If you want to make new affordable housing, don't just think about the purchase price

Houses under construction in Sydney. Image: Getty.

Solving the affordable housing crisis is a high priority for state governments around Australia. The Conversation

This is understandable given the hyper-inflated property markets in many Australian capital cities. Rising concerns that interest rates will increase over coming years also fuel the unaffordability fires.

Proposed solutions to this crisis often focus on opening up new greenfield areas of land in the outer suburbs to develop lower-cost housing. Hence, the solution to the affordable housing process is often thought to lie in creating housing with a low purchase price. This approach incentivises developers and housing suppliers to keep the price of new housing stock as low as possible.

But this leads to houses that are more costly to own and maintain. Construction savings on features such as insulation, passive solar design, and heating and cooling systems mean such houses have high energy demands. That, in turn, means ongoing living costs such as the cost of air conditioning remain high for the life of the house.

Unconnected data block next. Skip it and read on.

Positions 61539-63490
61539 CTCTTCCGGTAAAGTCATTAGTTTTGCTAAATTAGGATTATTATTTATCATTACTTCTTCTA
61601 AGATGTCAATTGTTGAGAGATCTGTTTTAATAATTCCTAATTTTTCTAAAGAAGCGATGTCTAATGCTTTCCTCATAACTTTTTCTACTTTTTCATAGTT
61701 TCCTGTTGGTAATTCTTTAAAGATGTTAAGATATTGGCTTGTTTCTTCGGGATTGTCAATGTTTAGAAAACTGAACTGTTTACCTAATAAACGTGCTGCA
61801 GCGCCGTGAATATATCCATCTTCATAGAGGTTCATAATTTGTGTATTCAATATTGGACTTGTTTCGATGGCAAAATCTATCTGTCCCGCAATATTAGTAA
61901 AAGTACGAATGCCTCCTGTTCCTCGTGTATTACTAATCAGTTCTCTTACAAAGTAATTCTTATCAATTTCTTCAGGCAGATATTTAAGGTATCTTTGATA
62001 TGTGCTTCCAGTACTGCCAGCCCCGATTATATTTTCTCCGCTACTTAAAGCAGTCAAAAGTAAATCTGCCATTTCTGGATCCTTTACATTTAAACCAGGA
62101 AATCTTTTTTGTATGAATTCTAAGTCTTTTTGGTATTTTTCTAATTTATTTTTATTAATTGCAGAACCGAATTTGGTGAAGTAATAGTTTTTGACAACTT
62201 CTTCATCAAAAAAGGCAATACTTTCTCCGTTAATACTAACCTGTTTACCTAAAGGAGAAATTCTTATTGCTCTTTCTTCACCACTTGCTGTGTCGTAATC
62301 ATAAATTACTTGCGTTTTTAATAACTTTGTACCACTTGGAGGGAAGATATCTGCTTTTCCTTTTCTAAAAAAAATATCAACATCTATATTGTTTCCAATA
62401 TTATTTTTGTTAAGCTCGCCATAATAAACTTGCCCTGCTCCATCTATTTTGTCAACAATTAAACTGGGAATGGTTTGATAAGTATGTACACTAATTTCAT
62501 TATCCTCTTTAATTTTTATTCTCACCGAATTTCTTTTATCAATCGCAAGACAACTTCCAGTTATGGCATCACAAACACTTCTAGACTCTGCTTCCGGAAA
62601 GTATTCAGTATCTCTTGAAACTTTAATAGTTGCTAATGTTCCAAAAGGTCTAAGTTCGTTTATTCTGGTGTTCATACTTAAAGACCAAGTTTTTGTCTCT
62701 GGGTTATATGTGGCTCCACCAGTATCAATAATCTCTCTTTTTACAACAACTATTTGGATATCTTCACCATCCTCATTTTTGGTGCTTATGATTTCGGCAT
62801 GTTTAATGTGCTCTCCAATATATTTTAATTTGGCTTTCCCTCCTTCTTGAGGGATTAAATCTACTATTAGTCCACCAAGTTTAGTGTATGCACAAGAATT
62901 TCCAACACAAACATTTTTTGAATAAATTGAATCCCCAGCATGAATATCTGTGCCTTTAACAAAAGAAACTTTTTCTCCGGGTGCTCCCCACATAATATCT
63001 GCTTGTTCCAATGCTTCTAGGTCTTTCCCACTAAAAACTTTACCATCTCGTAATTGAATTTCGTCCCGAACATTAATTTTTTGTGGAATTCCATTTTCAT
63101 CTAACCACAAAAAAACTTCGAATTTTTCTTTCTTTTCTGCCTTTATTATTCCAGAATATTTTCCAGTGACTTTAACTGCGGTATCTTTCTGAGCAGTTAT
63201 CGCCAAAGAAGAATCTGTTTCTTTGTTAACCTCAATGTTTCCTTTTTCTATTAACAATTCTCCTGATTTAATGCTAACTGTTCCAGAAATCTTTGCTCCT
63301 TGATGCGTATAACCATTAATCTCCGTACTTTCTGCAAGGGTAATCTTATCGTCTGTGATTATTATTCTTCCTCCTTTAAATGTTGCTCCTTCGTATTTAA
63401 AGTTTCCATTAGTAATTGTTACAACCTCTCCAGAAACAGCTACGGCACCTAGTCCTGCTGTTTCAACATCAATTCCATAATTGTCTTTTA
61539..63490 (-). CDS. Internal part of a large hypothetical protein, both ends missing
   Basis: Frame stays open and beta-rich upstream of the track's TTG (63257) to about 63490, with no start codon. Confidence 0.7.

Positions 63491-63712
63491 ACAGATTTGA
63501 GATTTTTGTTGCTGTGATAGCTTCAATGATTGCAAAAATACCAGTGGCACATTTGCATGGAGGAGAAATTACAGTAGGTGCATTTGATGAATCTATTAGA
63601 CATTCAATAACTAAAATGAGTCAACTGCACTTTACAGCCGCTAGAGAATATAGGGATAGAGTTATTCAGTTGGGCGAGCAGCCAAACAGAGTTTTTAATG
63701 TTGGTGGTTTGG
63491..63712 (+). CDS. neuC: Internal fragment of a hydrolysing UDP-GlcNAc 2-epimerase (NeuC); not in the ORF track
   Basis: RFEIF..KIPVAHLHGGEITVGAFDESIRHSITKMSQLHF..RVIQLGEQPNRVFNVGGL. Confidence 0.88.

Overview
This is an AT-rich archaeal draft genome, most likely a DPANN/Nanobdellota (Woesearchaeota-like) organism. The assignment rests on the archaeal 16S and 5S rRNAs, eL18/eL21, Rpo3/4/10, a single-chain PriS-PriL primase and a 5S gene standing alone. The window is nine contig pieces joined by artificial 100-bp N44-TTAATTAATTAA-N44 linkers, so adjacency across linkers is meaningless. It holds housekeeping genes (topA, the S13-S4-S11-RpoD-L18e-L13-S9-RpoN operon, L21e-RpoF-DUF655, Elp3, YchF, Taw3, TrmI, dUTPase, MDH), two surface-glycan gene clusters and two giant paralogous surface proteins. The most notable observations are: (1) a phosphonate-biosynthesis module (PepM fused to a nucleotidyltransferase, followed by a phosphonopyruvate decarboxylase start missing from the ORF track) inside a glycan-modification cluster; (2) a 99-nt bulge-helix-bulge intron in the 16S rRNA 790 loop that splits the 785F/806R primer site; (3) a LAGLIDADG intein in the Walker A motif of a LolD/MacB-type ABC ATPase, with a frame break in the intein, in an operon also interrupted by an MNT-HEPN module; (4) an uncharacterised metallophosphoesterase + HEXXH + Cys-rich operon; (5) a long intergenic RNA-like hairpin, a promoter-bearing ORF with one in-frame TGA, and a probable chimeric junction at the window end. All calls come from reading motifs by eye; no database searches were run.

Such houses are also constructed to the minimum standards dictated by the building codes. Poorer design and lower-quality materials can lead to large deferred maintenance costs and lower resilience to natural hazards.

In addition, housing in the outer suburbs has poorer prospects for capital growth, effectively trapping poorer households on the fringes of our cities. The residents of these suburbs also generally face higher transport costs to get to work and services.

We are, in effect, encouraging new home owners to take on larger future risks and costs just so they can buy a house. This keeps government happy by increasing the number of new home owners – a proxy for affordable housing.

But this approach ignores the issue that home owners increasingly cannot afford to continue to own a home, not just buy one.


Exposed to future risks

Increasingly, the first cost-saving action for struggling home owners is to be uninsured or underinsured. About 14 per cent per cent of people have no home or contents insurance whatsoever.